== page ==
Saturday, January 20, 2018
Politics

Two Hillsborough commission aides get raises while other county workers' pay remains frozen

TAMPA — Most Hillsborough County employees haven't gotten a merit pay increase in more than five years as the nation weathers a battered economy.

Cost-of-living increases were shelved four years ago, and employees have since been asked to pay part of their pension costs.

But two county employees have fared better than others.

Commissioner Mark Sharpe gave both his aides raises of more than 10 percent — $6,240 each — in recent months. That's on top of the $1,500 one-time "economic salary adjustment" all county employees got this year to partly offset their frozen wages.

The raises are particularly notable coming from Sharpe, who hammered former County Administrator Pat Bean for secret raises she gave herself and other top employees in 2007 as the budget began its implosion. But Sharpe was unapologetic about his decision, saying he should have made it earlier.

As the commissioner with the second-longest tenure, his employees have worked longer on the second floor of County Center than all but two of the other 12 aides. Yet as of August, when he awarded them the raises, they were two of the lowest-paid staffers.

Commissioners elected since Sharpe took office have brought in their own assistants and started them off at higher pay. The raises Sharpe's aides got simply caught them up to the $65,811 most of the others make.

"I felt very comfortable doing it," Sharpe said. "It's only fair. It's a matter of fairness."

Sharpe said both aides, Sandy Chan and Eric Larson, tried to talk him out of it, fearing a news story. Sharpe decided to do it anyway, with Larson holding on to the paperwork that made it happen until October.

"It was not something I went looking for," Larson said.

Chan declined to comment.

Each of the county's seven elected commissioners have two aides whom they hire and whose pay they set. They serve at the will of the commissioner.

The aides serve as secretaries to commissioners, filing their papers and fielding phone calls from constituents. Increasingly, they are tasked with performing analyses of important issues before the board, meeting with constituents and receiving briefings from county staff.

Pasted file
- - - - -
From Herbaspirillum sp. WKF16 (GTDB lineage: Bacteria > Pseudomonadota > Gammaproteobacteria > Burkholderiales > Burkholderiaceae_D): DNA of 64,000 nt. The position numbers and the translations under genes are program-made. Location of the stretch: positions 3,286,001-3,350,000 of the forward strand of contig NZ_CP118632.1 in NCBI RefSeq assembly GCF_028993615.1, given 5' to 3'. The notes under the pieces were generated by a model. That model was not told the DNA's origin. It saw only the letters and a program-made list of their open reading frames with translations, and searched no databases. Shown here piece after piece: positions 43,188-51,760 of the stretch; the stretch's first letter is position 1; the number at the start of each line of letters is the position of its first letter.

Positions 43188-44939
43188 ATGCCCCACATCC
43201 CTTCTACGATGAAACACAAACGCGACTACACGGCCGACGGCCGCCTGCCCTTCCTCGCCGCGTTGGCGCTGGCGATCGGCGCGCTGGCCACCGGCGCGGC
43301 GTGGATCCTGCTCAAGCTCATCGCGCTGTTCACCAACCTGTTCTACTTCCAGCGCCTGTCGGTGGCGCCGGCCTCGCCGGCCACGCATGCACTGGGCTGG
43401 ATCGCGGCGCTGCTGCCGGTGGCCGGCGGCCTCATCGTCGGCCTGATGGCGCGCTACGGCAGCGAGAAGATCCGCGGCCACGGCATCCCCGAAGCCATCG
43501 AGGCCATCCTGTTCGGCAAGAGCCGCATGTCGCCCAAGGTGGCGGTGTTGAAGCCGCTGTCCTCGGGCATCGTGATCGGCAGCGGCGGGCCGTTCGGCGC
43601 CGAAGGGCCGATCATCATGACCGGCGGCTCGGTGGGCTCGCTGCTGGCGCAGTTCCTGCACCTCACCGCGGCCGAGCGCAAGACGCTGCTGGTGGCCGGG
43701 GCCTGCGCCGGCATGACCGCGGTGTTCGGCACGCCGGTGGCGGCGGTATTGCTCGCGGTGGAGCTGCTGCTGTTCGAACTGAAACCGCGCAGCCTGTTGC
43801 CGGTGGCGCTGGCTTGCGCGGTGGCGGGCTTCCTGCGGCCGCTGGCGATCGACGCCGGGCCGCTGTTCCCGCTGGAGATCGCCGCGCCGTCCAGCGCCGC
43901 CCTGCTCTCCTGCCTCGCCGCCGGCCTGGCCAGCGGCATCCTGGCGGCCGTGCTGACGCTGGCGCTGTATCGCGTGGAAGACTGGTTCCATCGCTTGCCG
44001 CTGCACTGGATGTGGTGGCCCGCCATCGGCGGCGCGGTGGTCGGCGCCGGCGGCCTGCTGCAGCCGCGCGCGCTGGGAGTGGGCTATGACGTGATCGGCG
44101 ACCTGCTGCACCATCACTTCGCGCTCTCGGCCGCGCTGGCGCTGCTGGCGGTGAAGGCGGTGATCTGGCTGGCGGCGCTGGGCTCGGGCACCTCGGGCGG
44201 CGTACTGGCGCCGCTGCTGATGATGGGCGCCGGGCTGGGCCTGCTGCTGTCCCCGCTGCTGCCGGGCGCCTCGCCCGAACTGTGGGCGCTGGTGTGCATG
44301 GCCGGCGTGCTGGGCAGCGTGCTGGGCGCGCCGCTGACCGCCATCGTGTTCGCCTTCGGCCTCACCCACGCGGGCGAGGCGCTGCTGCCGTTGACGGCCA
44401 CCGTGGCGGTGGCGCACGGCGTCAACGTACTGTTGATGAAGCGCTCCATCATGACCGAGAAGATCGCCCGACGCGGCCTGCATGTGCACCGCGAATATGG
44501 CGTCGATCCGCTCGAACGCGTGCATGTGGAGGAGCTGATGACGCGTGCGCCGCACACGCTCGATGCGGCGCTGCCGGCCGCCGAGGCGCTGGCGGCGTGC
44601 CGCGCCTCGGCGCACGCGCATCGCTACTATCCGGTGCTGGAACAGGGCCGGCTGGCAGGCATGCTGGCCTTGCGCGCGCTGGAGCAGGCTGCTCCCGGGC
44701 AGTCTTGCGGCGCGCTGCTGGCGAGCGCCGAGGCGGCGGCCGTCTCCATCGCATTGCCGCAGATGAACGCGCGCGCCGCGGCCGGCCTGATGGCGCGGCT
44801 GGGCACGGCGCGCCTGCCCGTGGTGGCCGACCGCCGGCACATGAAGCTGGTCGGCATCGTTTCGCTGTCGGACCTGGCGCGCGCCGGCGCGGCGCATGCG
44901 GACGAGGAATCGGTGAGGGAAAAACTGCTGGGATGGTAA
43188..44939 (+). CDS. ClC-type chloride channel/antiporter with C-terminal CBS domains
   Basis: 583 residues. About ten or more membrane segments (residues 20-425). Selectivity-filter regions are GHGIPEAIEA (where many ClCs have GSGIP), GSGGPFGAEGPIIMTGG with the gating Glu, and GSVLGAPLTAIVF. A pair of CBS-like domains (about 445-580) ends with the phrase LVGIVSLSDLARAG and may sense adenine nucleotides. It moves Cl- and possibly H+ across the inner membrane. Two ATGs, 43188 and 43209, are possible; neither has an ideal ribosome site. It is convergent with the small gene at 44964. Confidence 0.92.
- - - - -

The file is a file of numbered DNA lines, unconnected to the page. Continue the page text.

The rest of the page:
• • •

In years past, when the County Commission behaved in less partisan fashion, aides often moved between offices when their bosses left due to term limits or election defeat. That's less common now, with aides generally leaving when their commissioner departs.

Sharpe is scheduled to leave the commission in two years due to term limits. He said he partly felt compelled to give the raises as an inducement for both of his employees to remain until his term expires rather than begin seeking new jobs.

Under the county's pay scale, aides to commissioners and executive-level employees are eligible for salaries that range from $45,677 to $85,946. The high range in part takes into account the tenuous nature of the jobs, at least for commission aides.

More recently elected commissioners said they solicited information about other aides' salaries when they were elected to determine the appropriate pay for the people they hired. Most opted for an hourly wage of about $31.64, the exact midpoint of the scale.

For one recent hire, Les Miller's assistant, Alphanette Jenkins, hired away from another county department and paid $31.25 an hour, that more than doubled her prior pay.

"In interviewing her, I thought she was underpaid," Miller said. "I wanted to bring her in at the same level as the other aides."

The one exception on the floor is Al Higginbotham. He hired aide Deanna Hurley in late 2006 just as the economy was tanking, at the minimum wage for the job, $21.96 an hour. Her pay has remained frozen since then, with Higginbotham opting not to give her a raise.

Sharpe said he does not believe his decision is analogous to the ones Bean made.

The former administrator received harsh scrutiny when it was revealed she gave her top six deputies — already some of the top-paid employees in county government — hefty raises in 2007 as other employees' pay was frozen. Bean then quietly awarded several department directors 1 percent pay raises for proposing budget cuts, a hike she accepted herself. Commissioners later used that issue to justify firing her. Sharpe led the charge on that front.

He said the comparison is "apples to orangutans." Bean gave pay raises to already highly paid employees. Then she awarded herself a raise without telling commissioners, who set her pay, Sharpe said.

Bill Varian can be reached at [email protected] or (813) 226-3387.

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